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Cubs Prospect Perspectives: Daniel Palencia

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He was a nice add from an organization that likes to trade prospects when contending.

Photo by Scott W. Grau/Icon Sportswire via Getty Images

I try, with my prospect profiles, to be somewhat timely. If news is breaking regarding a certain team, I try to ease in a certain player with whom that news might better resonate with that news background. Over the last week or so, the latest dissolution of the Oakland Athletics seems likely. Their starting corner infielders (Matt Chapman and Matt Olson) are being shopped. With that news, jumping back to look at the Cubs’ addition of pitcher Daniel Palencia from the A’s organization seems appropriate.

Oakland has a tendency to go more aggressively for the current season than most teams do. (For instance, while the A’s traded two prospects for a reliever, the main St. Louis Cardinals’ move was to add Jon Lester on waivers. Which worked.) While I hesitate to say they regularly go all-in, Billy Beane’s side is more prone to using prospects as trade pieces than retaining them until they start in MLB. t’s rarely 100 percent this way or even 90 percent, but the A’s see perfectly willing to trade quantity for quality if contending. For instance, they sent away Addison Russell and Billy McKinney in 2014. If they’re having a good season, they’re a valid trade partner.

With the looming sell-off, which Beane knew of before I did, one last dive at the postseason seemed a reasonable gamble. Lefty Andrew Chafin upgraded their bullpen, making them better. The team was about to hit self-destruct mode, which Beane was unaware of. Chafin for Greg Deichmann would have been a realistic roster-offset swap, but to get the deal done, an extra piece was needed. Enter Daniel Palencia.

Daniel Palencia

Right-handed-pitcher. Born February 5, 2000. San Carlos, Venezuela.
International signing by the Athletics in February 2020. Added by the Cubs in the Andrew Chafin trade.

So far, Palencia is largely a two-pitch pitcher. One is a fastball that goes anywhere from 97 to 101. He also has a curve that, when he gets it anywhere near the plate, is unfair when Low-A hitters are gearing up for 99 or so. A fun thing about Palencia is that he carries his games into the fourth or fifth inning as often as not in the Cubs pipeline.

Palencia made six starts in the A’s system, and seven with the Cubs. He surrendered an equal number of earned runs in each organization. Eleven in 14⅓ innings with the A’s, and an equal eleven with the Cubs in 27 innings. His ERA with Stockton was 6.91, and with Myrtle Beach was 3.67. His highest pitch count pre-trade was 57; his lowest after was 62, with a high of 87.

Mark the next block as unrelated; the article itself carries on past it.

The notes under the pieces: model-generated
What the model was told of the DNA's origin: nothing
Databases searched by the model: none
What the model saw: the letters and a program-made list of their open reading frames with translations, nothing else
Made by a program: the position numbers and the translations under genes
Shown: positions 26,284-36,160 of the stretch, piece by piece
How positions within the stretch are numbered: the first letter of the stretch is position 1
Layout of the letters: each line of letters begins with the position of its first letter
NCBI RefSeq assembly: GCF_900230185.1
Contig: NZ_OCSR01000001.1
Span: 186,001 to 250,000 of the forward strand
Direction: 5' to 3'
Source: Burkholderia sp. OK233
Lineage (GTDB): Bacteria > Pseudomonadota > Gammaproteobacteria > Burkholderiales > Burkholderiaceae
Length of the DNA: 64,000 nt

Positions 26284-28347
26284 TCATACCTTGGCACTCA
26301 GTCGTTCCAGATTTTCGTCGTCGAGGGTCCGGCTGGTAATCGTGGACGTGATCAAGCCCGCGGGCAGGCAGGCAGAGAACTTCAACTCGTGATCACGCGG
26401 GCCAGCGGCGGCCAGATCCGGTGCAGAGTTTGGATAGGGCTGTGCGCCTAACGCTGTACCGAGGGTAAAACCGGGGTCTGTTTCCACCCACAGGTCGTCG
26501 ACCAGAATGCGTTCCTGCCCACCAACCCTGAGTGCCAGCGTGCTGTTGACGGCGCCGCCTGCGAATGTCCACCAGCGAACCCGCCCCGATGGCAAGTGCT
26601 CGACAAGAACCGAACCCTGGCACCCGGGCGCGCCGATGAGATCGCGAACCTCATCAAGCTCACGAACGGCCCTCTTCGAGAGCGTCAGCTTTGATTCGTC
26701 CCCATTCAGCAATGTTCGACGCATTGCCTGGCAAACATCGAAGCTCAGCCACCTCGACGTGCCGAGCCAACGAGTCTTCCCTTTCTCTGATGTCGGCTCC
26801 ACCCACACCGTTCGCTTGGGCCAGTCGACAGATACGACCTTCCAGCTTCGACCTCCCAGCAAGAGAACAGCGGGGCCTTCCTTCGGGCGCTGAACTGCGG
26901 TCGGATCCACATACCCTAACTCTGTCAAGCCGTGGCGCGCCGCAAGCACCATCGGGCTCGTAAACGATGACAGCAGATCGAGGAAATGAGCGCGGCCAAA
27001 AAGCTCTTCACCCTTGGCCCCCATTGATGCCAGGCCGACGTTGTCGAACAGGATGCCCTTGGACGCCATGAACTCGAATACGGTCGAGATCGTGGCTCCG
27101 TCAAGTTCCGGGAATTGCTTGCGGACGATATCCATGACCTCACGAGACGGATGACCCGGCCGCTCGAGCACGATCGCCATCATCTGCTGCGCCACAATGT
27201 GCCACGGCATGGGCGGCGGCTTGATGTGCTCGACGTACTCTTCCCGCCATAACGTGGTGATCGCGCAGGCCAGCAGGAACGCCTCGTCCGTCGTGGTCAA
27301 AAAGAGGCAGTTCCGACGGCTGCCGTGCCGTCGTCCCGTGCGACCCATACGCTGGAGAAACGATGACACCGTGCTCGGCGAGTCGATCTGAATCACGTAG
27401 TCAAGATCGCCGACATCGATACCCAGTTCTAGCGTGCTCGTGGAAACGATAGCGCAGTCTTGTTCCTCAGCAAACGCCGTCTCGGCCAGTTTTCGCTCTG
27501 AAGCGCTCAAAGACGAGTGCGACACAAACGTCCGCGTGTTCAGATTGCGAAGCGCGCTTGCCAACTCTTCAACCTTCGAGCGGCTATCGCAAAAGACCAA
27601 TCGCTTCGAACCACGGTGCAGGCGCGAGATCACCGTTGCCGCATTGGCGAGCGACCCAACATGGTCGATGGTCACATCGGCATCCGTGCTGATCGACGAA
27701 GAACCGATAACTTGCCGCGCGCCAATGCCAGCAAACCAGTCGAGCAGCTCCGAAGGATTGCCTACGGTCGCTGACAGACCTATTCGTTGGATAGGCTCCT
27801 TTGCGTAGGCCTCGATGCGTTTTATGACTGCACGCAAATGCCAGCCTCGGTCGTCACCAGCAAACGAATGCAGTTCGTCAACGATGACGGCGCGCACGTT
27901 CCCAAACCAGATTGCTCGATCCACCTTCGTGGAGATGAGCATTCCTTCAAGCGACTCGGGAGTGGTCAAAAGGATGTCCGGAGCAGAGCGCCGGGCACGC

I lean against making lists. Not because I don’t have opinions, but because I don’t want my opinions to be over-inflated. Nonetheless, here is my list of the five pitching prospects the Cubs added in July, based on likelihood to matter into the future.

Caleb Kilian

(medium-sized space)

Anderson Espinoza

(smaller space)

Daniel Palencia

(medium-sized space)

Alexander Vizcaino/Bailey Horn (interchangable)

Any of these pitchers could be of value. Or they could get injured or stop developing, and get inappropriately disregarded as bad selections. All five made a rather lukewarm Cubs pitching pipeline more enjoyable in 2021. And all could be far better in 2022.

The A’s, as an aggressive trader, were a suitable trade partner in 2021. Any team that is aggressively trying to trade the future for the present would be a suitable trade partner in 2022, as well. I still view 2022 as a step toward 2023 and beyond, more than a destination. The team considering 2022 a destination, as the Mets, A’s, Braves, White Sox, and Yankees did in 2021, are likely being welcomed to submit offers.

I find it odd that Fangraphs has Palencia (97 and up with duration and a curveball) over Bryce Ball. However, both are 40+ values, and Palecia is ranked 30th. The Brewers, by comparison, have only 21 40-plus types total. The Cubs are nicely positioned, and I’m ready for my next affiliated Palencia start.